With a new NLRB ruling on employer withdrawals of recognition, the International’s Legal Department is helping locals understand and navigate the policy.
Earlier in 2019, the NLRB ruled that a company may lawfully withdraw recognition of a union after its contract expires if the company receives evidence that a majority of workers no longer want the union to represent them.
The NLRB ruled that the company can withdraw recognition even if the union then provides the company with evidence showing that a majority of workers continue to support the union. Specifically, the NLRB ruled that a company can withdraw recognition if the company receives evidence that the union has lost majority support within 90 days before the contract expires.
If the union rebuts that evidence, the union may file a petition within 45 days for an election. As a result of the NLRB’s ruling, it is no longer an unfair labor practice for the company to withdraw recognition in the face of the union’s evidence. So, in this case, the NLRB empowered companies to require unions to win elections to continue to represent the workers.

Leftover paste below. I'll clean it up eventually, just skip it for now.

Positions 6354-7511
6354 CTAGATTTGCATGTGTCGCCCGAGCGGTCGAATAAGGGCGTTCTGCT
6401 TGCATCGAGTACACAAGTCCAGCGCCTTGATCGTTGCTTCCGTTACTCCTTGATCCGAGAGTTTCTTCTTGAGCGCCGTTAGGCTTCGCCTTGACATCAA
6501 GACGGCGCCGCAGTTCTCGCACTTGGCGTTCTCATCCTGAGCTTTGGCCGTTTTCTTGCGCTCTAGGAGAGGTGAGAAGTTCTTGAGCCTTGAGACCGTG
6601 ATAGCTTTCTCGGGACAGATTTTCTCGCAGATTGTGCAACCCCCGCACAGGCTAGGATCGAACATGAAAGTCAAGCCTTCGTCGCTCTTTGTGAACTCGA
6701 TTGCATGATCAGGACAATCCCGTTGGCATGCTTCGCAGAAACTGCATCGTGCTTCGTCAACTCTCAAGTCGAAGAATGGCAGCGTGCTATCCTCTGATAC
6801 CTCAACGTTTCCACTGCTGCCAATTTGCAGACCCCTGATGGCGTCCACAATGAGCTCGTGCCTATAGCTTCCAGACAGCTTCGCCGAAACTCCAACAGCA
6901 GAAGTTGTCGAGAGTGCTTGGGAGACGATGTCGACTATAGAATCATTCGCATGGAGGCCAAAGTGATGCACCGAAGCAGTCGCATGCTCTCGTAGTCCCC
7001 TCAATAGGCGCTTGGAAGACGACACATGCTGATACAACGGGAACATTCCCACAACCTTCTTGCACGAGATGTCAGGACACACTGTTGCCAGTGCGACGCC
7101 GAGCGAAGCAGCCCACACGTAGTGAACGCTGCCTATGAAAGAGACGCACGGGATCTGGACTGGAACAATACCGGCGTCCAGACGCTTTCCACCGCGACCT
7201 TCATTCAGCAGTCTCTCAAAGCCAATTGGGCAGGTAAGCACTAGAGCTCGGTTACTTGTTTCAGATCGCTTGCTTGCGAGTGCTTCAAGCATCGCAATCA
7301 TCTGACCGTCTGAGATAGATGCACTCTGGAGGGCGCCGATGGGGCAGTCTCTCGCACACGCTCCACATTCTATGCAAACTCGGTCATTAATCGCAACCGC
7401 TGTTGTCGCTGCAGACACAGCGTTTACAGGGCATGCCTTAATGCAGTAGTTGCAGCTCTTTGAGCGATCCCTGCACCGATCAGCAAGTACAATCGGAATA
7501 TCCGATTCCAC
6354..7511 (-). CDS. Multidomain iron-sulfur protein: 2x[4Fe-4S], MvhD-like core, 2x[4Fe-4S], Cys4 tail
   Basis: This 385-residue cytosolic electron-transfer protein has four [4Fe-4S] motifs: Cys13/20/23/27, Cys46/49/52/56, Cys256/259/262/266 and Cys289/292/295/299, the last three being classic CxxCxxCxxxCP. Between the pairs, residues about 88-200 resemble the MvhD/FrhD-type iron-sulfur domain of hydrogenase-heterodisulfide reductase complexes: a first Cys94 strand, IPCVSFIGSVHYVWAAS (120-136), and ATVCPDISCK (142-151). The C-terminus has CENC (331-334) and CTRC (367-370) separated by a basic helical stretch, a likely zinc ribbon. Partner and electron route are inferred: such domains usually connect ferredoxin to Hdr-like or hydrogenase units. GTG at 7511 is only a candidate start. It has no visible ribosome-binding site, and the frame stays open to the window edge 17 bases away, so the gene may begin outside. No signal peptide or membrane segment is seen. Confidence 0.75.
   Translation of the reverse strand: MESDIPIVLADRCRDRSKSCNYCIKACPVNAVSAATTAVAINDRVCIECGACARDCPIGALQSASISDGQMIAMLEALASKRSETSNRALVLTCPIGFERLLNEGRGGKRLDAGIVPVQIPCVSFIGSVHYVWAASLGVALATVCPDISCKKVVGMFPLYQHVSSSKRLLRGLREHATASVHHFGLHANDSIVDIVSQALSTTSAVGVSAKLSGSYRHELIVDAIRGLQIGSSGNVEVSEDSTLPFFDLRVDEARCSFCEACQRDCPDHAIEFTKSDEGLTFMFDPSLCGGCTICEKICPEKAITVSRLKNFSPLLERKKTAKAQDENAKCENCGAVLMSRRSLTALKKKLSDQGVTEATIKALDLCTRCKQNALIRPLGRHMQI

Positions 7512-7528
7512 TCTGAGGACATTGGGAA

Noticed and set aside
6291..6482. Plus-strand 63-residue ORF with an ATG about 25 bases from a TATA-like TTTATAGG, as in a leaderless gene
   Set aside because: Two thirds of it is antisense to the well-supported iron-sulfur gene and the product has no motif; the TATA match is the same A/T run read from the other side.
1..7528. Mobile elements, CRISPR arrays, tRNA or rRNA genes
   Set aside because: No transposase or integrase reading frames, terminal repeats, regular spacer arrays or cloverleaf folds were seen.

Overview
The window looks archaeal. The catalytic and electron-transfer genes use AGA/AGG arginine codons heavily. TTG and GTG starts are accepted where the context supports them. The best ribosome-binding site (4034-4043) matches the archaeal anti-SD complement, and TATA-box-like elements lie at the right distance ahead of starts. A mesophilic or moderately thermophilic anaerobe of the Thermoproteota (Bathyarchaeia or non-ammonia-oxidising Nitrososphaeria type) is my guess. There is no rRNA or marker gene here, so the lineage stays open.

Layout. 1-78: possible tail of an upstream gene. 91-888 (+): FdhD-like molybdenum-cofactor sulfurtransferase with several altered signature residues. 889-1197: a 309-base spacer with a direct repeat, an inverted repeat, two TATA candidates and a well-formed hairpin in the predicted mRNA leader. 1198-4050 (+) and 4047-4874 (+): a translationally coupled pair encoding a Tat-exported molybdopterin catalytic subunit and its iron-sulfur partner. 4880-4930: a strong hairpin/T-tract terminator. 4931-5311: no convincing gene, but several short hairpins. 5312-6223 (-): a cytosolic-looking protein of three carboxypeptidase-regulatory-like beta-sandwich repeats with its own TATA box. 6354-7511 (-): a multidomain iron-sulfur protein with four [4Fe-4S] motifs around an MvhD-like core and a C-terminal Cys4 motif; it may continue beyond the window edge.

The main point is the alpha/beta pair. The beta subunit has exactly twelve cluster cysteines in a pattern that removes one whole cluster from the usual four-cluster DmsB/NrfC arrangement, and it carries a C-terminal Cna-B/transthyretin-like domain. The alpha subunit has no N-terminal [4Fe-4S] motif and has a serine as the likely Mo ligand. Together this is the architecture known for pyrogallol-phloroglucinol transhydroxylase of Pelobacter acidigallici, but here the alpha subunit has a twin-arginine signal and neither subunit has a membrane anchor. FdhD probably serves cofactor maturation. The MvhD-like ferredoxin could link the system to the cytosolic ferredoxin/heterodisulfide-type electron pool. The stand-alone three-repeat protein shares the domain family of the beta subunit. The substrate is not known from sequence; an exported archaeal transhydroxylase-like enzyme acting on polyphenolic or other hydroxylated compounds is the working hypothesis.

Alternatively, before the contract expires, the union could file a grievance and demand expedited arbitration so an arbitrator can rule on whether the company will violate the contract if the company withdraws recognition. This is called an “anticipatory breach” of contract, that is, based on the company’s statements or actions, there is anticipation that the company plans to violate the contract in the future.
The NLRB emphasized that it would permit the company to withdraw recognition only if the company did not improperly influence or assist workers in compiling the evidence showing that the union lost majority support.
In the case the NLRB ruled on, a majority of workers signed a petition saying that they no longer wanted the union to represent them. Workers presented the petition to the company about two weeks before the contract expired. That same day, the company told the union that the company would withdraw recognition when the contract expired and cancelled all remaining bargaining sessions. The company then refused to meet with the union to discuss the union’s evidence showing that the union retained majority support.
At the NLRB hearing, the union proved that a majority of workers – including several who had also signed the petition — signed authorization cards. The NLRB ruled that this no longer made any difference. The decision is called Johnson Controls, 368 NLRB No. 20 (Jul. 3, 2019).
This is an important case for all locals to be aware of. If your local has any questions or needs more information about this rule, contact George Wiszynski in the Legal Department at email@example.com.
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